Obama has framed his support for opening new global markets for U.S. trade and investment in Asia in terms of advancing U.S. economic security and prosperity. But he has refrained from trying to mobilize support for the principles of free trade when many Americans blame global trade competition for their economic woes.
American business executives are hoping that the increase in the number of Republicans in the new Congress could provide Obama with the votes that he needs in order to get the proposed trade deal with South Korea approved. While Republicans have traditionally been supportive of free‐trade, many of the Tea Party members elected to the new Congress regard trade agreements as threat to U.S. sovereignty and will probably be less inclined to approve them. And some pro‐free trade Republicans may want to deprive Obama of any major legislative success even if that means denying him the fast‐track authority to negotiate new trade deals.
But a stalled trade agenda would make it very difficult for Washington to promote U.S. interests in Asia. In fact, one of the center‐pieces of U.S. trade goals in the region is the Trans‐Pacific Partnership (TPP) initiative, involving at least nine economies and to be concluded by November 2012. The TPP originated in regional free trade agreement among Brunei, Chile, New Zealand and Singapore, but negotiations now involve the United States, Australia, Peru, Malaysia and Vietnam and could eventually include Japan.
The Americans want to ensure that the U.S. assumes a leading position in this new Asian free trade arrangement that will be committed to high standard rules on trade liberalization and intellectual property rights for the region. The Chinese, on the other hand, prefer a looser trade arrangement that includes China, Japan, South Korea and the ASEAN — but excludes the U.S., Australia and New Zealand.
Obama may have an opportunity now to market his trade agenda, including the TPP as part of a broader strategic effort to assert U.S. position in Asia, and argue that those in Congress who are refusing to provide his with a “fast‐track” authority and are opposed to his trade initiatives are playing directly into the hands of China.
In any case, U.S. relationship with China will probably be central to the legislative debate in the new Congress as lawmakers from both parties are expected to demand that Washington retaliate against the Chinese for maintaining an over‐valued currency to advance a mercantilist strategy. But it’s going to be difficult to decouple this issue from the broader debate about dealing with American economic problems — including the ballooning deficits. What happened in Seoul suggests that these problems will not be resolved through multilateral institutions, and that lawmakers and policymakers will have to agree on a set of strategies to put the U.S. fiscal house in order.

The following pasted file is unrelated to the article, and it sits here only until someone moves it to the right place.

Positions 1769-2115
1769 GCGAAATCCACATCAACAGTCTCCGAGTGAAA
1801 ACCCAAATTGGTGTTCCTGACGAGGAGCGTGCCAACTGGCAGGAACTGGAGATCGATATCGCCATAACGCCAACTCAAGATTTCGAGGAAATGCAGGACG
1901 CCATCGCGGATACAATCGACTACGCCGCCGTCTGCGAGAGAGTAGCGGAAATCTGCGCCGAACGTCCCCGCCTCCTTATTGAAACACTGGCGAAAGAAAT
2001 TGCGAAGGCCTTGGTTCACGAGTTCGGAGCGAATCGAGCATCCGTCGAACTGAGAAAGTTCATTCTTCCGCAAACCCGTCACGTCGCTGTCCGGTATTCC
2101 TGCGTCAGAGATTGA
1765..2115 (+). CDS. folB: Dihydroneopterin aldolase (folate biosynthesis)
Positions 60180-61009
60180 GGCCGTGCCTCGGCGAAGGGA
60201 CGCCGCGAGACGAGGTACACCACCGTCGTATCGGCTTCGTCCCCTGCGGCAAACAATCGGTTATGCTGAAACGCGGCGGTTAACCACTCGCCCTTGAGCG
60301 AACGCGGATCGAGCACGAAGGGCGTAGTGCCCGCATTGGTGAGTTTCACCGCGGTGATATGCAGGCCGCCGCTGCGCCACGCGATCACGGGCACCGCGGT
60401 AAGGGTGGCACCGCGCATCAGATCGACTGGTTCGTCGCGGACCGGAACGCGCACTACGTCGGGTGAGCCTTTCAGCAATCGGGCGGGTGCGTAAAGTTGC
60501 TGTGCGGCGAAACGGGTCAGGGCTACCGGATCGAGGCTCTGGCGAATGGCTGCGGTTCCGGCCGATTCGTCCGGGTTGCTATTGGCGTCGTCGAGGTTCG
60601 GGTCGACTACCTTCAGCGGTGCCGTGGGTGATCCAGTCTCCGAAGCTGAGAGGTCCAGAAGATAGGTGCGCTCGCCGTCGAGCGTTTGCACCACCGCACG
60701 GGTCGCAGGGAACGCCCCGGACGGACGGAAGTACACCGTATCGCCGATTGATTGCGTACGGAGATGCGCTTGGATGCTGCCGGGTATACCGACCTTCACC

And that should include major cuts in the U.S. defense budget, which will require in turn a major reassessment of U.S. policies in the Middle East. Indeed, the huge financial costs of U.S. interventions in the Middle East are one of the two major reasons (the other being the financial costs of the Social Security and Medicare) for the rising federal deficits that are endangering long‐term U.S. economic security and putting a downward pressure on the value of the U.S. dollar.
Hence, it will be a Mission Impossible to continue maintaining the current U.S. diplomatic and military interventions in the region — in Iraq (where political instability and violence could force U.S. presence for many years to come) and Afghanistan (where U.S. troops could remain until 2014 and beyond), with Iran emerging as another potential trouble spot (especially if Israel decides that it needs to use military power to retard that country’s nuclear military program) — while trying to advance a more activist diplomatic and economic strategy in Asia.
President Obama is hoping to display a more Asia‐centric strategy after eight years during which the Bush Administration seemed to investing much of American diplomatic energies in fighting two major wars in the Broader Middle East while placing the Pacific Rim on the policy backburner. And when one considers long‐term U.S. strategic and economic interests, the 10‐day Asia tour was certainly more productive than a 10‐day of Mideast shuttling, that could have included another unpleasant encounter with Israel’s “Bibi” Netanyahu — whose government announced its plan to restart building Jewish settlements while Obama was visiting Muslim Indonesia — or one more long and futile negotiation with, say, Iran’s man in Baghdad Prime Minister Nouri al‐Maliki or with Egypt’s aging and ailing military dictator Hosni Mubarak.
But only a major effort to reduce American commitment in the Middle East would ensure that the U.S. will succeed in exerting its influence in Asia and take advantage of the huge economic opportunities there. A choice needs to be made on whether to continue wasting American treasure (and lives) on a policy that doesn’t advance U.S. interests (the American economy is not dependent on Mideast oil; and in fact, we end‐up paying more for our energy supplies through the costs of U.S. intervention in the Middle East) but ends up harming U.S. security (in the form of anti‐American terrorism). Or whether to stop providing free security to corrupt and backward regimes and to mischievous client states and start cutting our deficits and prepare the American economy for the competition for trade and investment in Asia and for a partner ship with the rising global powers there.